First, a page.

The UK has also contributed extensively to the shaping of the rules. It has pushed for the development of new guidelines such as those on risk finance and financial engineering instruments. The UK’s “liberal” approach has lent support to the European Commission to place State aid rules on economically more rational base in the 2005 and 2014 revision. The absence of the UK will surely be felt in the forthcoming revision in 2019.

And, perhaps, one should also mention that English has become the language of choice in DG Competition. During the height of the financial crisis, decisions were adopted solely in English and Member States voluntarily waived their right to have decisions in their national language in order to get Commission decisions quickly. The rescuing and restructuring of banks ushered in many strange terms that had not be used before in Commission decisions on State aid. The simple fact of relying on English terminology and of not having to translate documents, not only expedited authorisation procedures but also prevented confusion from the use of distinct terms whose meaning varies in different languages.


The UK has voted to leave the EU and “take back control”. It wants to determine its own policies. In an interdependent world the privilege of deciding on your own policy can also be risky. The decisions of other countries over which you have no influence may hurt you. A case in point is State aid. The EU has set up a system to control State aid precisely in order to prevent policies that advance local or national interests at the expense of others. As long as the UK continues to trade with the EU, it can benefit from the discipline imposed by State aid rules.

The accusation which is often hurled against the EU that its rules do not allow Member States to do what is good for them does not stand up to scrutiny in the case of State aid. This is because EU rules permit “good” aid while prohibiting “bad” aid. The EU does not prevent its Member States from supporting investments which are beneficial for their long-term growth.

The UK will soon discover, first, that exit does not mean that it will have to discard all of EU policies and, second, that as long as it trades with the EU, some form of a mutually agreed restraint on subsidies will be in its own interests. Ironically, it will have to give back a bit of the control it wants to retake.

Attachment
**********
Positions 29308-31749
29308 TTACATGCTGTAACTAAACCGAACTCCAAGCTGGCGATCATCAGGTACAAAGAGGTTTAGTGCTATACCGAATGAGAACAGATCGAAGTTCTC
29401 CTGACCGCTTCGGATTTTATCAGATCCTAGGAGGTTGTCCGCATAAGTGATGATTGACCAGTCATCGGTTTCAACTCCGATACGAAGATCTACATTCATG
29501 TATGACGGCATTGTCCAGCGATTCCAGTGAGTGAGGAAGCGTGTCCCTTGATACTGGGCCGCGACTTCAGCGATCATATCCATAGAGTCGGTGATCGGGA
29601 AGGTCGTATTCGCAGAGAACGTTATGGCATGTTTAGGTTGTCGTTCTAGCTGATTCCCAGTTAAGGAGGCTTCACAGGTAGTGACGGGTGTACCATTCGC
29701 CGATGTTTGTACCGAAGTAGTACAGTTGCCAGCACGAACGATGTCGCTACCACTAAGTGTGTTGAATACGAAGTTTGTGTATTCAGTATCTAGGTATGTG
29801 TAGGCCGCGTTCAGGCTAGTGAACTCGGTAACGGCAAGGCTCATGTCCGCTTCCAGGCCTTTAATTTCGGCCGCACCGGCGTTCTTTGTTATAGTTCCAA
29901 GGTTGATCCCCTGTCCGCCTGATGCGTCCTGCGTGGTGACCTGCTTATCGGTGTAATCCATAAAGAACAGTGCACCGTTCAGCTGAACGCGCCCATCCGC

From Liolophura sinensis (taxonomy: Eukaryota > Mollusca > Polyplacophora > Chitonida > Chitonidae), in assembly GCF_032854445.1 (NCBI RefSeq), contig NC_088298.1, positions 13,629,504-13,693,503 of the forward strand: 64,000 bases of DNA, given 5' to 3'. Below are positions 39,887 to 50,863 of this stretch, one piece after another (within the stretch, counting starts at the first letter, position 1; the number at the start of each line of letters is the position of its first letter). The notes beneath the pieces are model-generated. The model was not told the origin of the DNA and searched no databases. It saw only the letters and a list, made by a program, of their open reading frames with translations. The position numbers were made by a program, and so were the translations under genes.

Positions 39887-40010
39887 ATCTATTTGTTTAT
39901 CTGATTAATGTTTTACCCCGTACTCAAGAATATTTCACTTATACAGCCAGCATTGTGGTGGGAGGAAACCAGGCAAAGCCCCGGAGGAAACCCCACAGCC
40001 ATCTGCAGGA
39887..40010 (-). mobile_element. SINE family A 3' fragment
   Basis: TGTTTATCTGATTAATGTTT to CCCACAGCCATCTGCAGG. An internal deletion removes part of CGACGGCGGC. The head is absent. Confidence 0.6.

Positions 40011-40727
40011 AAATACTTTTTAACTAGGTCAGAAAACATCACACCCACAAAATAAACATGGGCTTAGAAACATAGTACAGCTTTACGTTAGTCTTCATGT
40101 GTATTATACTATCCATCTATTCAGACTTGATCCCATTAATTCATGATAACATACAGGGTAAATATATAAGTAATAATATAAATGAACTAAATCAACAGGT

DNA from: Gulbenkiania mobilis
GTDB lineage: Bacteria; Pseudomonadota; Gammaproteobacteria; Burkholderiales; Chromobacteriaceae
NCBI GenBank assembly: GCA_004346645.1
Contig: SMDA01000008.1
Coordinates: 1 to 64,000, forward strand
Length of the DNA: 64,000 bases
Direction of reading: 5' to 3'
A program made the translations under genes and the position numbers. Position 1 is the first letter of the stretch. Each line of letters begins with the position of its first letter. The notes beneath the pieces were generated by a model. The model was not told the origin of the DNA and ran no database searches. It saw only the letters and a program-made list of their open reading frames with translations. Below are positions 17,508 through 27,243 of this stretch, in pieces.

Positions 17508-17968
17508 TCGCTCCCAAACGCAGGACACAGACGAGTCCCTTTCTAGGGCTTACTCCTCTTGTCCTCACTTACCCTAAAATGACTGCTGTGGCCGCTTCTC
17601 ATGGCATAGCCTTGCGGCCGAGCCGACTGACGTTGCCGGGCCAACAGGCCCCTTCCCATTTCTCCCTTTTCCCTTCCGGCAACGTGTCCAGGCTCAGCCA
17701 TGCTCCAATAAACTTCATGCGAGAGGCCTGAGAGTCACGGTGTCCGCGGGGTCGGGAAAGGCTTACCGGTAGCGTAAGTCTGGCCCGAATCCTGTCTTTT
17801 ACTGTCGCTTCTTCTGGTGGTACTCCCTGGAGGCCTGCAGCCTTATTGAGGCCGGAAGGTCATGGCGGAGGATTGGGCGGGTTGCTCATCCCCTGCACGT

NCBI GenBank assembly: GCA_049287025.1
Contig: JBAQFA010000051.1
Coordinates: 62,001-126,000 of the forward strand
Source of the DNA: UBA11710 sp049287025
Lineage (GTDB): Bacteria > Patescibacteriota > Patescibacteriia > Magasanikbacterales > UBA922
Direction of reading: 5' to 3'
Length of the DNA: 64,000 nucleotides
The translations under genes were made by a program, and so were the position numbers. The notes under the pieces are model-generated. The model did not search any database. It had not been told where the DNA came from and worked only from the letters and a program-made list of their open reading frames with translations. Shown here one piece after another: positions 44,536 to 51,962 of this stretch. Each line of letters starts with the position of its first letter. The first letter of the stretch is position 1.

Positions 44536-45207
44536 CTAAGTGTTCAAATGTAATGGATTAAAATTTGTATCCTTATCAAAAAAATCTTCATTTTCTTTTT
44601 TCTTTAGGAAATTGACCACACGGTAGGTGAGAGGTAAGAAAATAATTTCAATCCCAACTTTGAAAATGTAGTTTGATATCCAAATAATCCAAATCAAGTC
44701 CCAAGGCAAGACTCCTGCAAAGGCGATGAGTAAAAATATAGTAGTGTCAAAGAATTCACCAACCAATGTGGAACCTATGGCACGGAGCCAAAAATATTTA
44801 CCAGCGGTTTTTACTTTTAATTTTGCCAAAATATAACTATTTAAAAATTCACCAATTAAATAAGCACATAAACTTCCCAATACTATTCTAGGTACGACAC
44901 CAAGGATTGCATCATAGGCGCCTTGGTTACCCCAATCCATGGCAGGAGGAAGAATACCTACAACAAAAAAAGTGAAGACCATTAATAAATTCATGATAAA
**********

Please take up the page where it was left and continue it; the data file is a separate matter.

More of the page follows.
Phedon Nicolaides

Dr. Nicolaides was educated in the United States, the Netherlands and the United Kingdom. He has a PhD in Economics and a PhD in Law. He is professor at the University of Maastricht and the University of Nicosia. He has published extensively on European integration, competition policy and State aid. He is also on the editorial boards of several journals. Dr. Nicolaides has organised seminars and workshops in many different Member States, and has acted as consultant to several public authorities.


  1. von Alexander Rose

    Phedon, an interesting and insightful article. I’m pleased that you recognise the contribution that the UK has made during its membership. I also feel that the UK has been a strong contributor, particularly when it comes to State Aid law, in sharing best practice and putting forward novel initiatives which have later been adopted in other Member States. It is important to note that the referendum question was very narrow and leaves the UK parliament wide discretion as to what model to pursue in the future. Indeed, I don’t think a European wide competition authority would necessarily be opposed by the UK – after all companies operate across borders and it is important that subsidy regulation / enforcement has the same reach. It should also be noted that in 2013 when the UK government consulted domestic stakeholders about State Aid law the feedback (as set out in the Balance of Competencies report) was wholly positive. Change is inevitable in light of the referendum, but I would hope that the UK and EU could cooperate to keep the rules that both parties want in place after Brexit.